I heard today that Aer Lingus marketing was instructed to cease all advertising during the last six or eight weeks because of the Foot & Mouth scare...government wanted to be seen to be 'standing tough'. After first month the Aer Lingus board asked to be allowed commence advertising again. government said NO.

Meantime B.Midland and Ryanair are going hell for leather with the ads.

Major damage to 'Lingus traffic reported.

To quote the Guvnor;

<font face="Verdana, Arial, Helvetica" size="2">Ryanair is making tons of money, without government interference.

Aer Lingus is losing tons of money, with government interference.

Is there, possibly, a relationship?
</font>

What do you think??

dick badcock
14th Apr 2001, 02:19
Way too much management, way too much red tape, way too much government, way too much job protection, way too many empty seats on the A330s between EIDW and EINN. Look at SAS, they are in as much trouble: 53 unions, and 50% government owned! SIPTU (a trade union) is soooo poor that when they can't negotiate good pay deals, they let IMPACT (another union) do it for another group and then move on to the scene asking for the same increases!! Go SIPTU!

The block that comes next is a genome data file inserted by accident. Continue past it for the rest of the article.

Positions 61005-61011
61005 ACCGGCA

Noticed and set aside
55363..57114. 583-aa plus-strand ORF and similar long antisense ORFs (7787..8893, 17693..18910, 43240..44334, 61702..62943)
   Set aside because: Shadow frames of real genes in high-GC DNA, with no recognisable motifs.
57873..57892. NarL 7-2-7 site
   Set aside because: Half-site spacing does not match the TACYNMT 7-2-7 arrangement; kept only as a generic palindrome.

Scando
14th Apr 2001, 03:23
Are we in trouble? Why am I always the last to know?

Hugh Jeego
14th Apr 2001, 08:11
Chaps

Leave the plane keys at the office...take the phones off the hook...turn off the cellphones and just get amnesia about the rosters..if it dont fly the suits get worried and if it gets bloody the suits go not the troops!

Get tough guys and girls and the BMW brigade will be history. Lets face it an airline without aircraft that flies isnt an airline at all!!!!

All the best

Hugh

jammers
14th Apr 2001, 18:31
hugh,hugh,hugh...that's not how it works here at aer fungus...management under-crew aircraft( they do that with their ever so famous 2 week roster the second week being a shadow roster subject to change so in fact nobody really knows what they're doing until a week before)...you go sick or get roster amnesia the lad on reserve gets called to do your flight, he misses his golf game on saturday morning, and tells the lad he's flying with friday afternoon what a ***** you are for having screwed up his plans for the week-end, very interested in this bit of goss the 2 of them go out for a couple of pints and meet up with another crew that and you both get into a irish game called 'water the poison seed'....by the time they get back to EIDW the whole fleet knows who went sick on the fateful day......another day in the land of the begrudgers........the company thrives on it.